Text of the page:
Two big Andean elections: This Sunday, Ecuadorians go to the polls for the second time this year in a close presidential runoff, while Peruvians will vote in the first round of their own presidential election. In Ecuador, the matchup is between the leftwing-populist frontrunner Andrés Arauz, who has pledged to blow up the country's IMF agreements and boost national oil production, and Guillermo Lasso, a pro-business candidate who is seen as the choice of continuity with the current market-friendly government. Voter abstention is likely to be high, and the final result could very well be close and contested in a polarized country that was struggling with massive social unrest even before the pandemic struck. Meanwhile in Peru — which recently went through three presidents in the space of a week — the candidate field is hugely fragmented. Those with a decent shot to make it to the second round include "change" candidates like the leftist former lawmakers Yohny Lescano and Verónica Mendoza, as well as the prominent neoliberal economist Hernando De Soto, who has recently risen in the polls. Former soccer star George Forsyth is also in the mix, as is Keiko Fujimori, daughter of authoritarian former president Alberto Fujimori. Both of this Sunday's elections will serve as a kind of bellwether for the political mood in a region that has been devastated by the public health and economic impact of the pandemic.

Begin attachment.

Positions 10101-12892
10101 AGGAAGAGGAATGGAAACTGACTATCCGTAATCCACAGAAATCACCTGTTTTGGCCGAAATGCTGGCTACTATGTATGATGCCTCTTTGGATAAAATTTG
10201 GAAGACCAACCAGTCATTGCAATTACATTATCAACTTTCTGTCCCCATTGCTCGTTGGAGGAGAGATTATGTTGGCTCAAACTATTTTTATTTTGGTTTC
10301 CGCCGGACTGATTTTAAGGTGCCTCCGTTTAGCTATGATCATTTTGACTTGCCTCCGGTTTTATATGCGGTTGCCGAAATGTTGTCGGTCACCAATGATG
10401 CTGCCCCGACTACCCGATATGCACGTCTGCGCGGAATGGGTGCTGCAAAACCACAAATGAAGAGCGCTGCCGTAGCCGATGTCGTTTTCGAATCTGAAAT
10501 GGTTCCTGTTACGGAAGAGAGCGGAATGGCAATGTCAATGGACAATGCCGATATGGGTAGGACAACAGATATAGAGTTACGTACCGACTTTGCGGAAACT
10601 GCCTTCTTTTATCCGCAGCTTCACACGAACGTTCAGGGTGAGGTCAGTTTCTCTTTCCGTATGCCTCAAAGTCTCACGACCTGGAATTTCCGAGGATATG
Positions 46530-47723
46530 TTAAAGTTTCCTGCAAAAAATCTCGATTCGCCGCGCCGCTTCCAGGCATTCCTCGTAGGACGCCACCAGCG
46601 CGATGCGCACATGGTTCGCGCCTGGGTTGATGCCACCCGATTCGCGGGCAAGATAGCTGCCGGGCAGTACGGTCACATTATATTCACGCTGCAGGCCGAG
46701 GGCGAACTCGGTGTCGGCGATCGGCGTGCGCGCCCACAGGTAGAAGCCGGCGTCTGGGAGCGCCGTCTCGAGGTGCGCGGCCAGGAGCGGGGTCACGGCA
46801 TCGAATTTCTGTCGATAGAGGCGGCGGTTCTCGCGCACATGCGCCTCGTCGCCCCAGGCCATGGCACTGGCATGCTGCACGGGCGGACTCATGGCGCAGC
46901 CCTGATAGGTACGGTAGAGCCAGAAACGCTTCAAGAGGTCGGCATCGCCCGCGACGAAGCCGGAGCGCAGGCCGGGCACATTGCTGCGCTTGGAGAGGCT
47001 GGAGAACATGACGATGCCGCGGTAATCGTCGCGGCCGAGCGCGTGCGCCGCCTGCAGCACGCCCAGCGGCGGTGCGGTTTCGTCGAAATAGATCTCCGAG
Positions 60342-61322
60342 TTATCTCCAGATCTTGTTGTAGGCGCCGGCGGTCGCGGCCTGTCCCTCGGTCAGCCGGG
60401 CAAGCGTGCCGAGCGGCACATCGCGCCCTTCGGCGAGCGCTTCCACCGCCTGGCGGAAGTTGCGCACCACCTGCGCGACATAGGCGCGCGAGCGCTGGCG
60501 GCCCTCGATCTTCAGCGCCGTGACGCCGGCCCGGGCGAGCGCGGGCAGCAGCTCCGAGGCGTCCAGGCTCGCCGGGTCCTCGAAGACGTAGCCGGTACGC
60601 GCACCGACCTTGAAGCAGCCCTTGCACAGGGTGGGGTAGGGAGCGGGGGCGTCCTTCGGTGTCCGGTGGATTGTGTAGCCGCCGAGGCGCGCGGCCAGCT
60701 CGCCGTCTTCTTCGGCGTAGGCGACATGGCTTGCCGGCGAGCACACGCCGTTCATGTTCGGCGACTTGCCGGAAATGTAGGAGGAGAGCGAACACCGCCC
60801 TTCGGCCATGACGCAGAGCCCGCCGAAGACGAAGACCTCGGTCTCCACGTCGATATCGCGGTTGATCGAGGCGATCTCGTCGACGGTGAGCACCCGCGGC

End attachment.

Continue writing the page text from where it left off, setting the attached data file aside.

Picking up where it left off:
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Nasal sprays, oral vaccines, and other new types of COVID-19 vaccines may be ready soon, according to Dr. Soumya Swaminathan, Chief Scientist at the World Health Organization. She previews some of these needle-less vaccines and notes that the possibility of being able to store vaccines at room temperature could be a game-changer for vaccinating poorer nations. The advantage of nasal sprays, she explains, is that they "would generate local mucosal immunity in addition to systemic immunity." Dr. Swaminathan's conversation with Ian Bremmer is featured on the latest episode of GZERO World, airing on US public television stations starting this Friday, April 9. Check local listings.